Thus, what has been described with reference to FIG. 3, is one example of a method for incorporating physician comments within an implanted device and for disabling programming of the implanted device until the comments have been displayed for review by a physician. With reference to FIGS. 4 and 5, an alternative programming method is provided which additionally provides: prioritization of physician comments to ensure the most critical comments are displayed first; separate storage of general comments and parameter-specific comments to permit display of certain comments only if particular parameters are to be reprogrammed; and storage of a password or other information for accessing a centralized clearinghouse of information to permit easy access to bulk information which may not be appropriate for storage within the implanted device itself. Within FIGS. 4 and 5, operations of the central clearinghouse, the programmer, and the implanted device are shown in tandem.
Initially, within FIG. 4, at step 300, the programmer inputs a programming initiation command and, at step 302, transmits signals to the implanted device requesting transference of any physician comments stored within the implanted device. At step 304, the implanted device accesses any previously stored physician comments and transmits the comments to the external programmer. Additionally, the implanted device accesses and transmits any priority codes associated with the comments and any clearinghouse access information, such as passwords or phone numbers for accessing clearinghouse information. The various types of information are transmitted at step 306 to the programmer for receipt therein at step 308. To minimize the amount of memory consumed within the implanted device, all or a portion of the physician comments may be compressed. If so, then, at step 308 the comments are decompressed for complete display. Additionally, or in the alternative, certain predetermined codes may be associated with types of information to be commonly stored within physician comments and, if so, the programmer at step 308 replaces the codes with more readable expanded text in accordance with preprogramming.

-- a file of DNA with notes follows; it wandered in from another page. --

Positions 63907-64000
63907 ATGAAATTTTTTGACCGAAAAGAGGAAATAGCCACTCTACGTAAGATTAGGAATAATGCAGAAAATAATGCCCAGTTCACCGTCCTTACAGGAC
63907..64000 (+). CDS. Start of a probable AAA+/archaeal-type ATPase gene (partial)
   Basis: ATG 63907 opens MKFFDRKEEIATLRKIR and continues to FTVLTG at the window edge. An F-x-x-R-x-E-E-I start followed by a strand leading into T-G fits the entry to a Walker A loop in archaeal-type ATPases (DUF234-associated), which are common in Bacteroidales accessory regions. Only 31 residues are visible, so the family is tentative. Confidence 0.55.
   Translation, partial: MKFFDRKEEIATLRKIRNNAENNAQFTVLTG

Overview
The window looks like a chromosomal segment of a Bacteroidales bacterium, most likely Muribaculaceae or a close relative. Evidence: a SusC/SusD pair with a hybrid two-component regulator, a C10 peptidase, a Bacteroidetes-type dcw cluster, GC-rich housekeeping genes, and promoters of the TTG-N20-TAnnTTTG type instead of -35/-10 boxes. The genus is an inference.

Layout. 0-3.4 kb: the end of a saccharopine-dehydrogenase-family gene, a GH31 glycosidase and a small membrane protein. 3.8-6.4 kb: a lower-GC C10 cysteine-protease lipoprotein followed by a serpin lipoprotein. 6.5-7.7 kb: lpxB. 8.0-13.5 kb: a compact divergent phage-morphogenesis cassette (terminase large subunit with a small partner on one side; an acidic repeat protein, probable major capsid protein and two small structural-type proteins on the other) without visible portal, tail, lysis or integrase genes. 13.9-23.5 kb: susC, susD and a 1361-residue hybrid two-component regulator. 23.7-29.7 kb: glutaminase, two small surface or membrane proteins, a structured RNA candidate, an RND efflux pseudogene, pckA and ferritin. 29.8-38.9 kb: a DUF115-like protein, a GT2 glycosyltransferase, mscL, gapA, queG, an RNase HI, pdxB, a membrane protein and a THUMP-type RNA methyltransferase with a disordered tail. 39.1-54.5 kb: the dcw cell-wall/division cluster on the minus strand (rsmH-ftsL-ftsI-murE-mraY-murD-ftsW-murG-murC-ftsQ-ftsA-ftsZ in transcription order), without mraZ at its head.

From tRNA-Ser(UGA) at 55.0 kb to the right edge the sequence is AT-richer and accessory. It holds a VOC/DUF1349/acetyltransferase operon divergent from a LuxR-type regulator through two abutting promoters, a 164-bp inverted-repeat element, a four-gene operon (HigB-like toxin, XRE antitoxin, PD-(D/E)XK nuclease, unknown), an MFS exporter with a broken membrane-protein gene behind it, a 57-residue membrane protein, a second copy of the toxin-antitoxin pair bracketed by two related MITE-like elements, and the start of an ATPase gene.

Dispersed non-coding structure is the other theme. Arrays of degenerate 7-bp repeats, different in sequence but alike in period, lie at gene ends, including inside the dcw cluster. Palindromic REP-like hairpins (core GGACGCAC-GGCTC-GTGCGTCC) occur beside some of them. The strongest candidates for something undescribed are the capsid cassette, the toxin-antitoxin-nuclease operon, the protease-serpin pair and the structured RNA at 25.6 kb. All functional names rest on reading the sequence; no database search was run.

At step 310 any general physician comments, decoded or decompressed as needed, are displayed by the programmer in order of priority. By “general” physician comments, it is meant that the comments were designated by the physician storing the comments as being generally applicable to any type of reprogramming of the implanted device. Hence, general comments are displayed before any programming is permitted. “Parameter-specific” physician comments are displayed only in the event that the physician of the current programming session attempts to reprogram the particular parameters associated therewith. Also within step 310, the comments are displayed in the order of priority so as to ensure that the most pertinent or critical comments are displayed first with less important comments displayed subsequently. Depending upon the programming of the system, comments of differing priority are displayed distinctly by the programmer using display-style priority codes. For example, comments of highest priority are displayed in red, underlined, and/or blinking, whereas comments of lower priority are simply presented in plain text. Additionally, for comments of high priority, audible signals may be generated by the programmer to draw particular attention to the comment.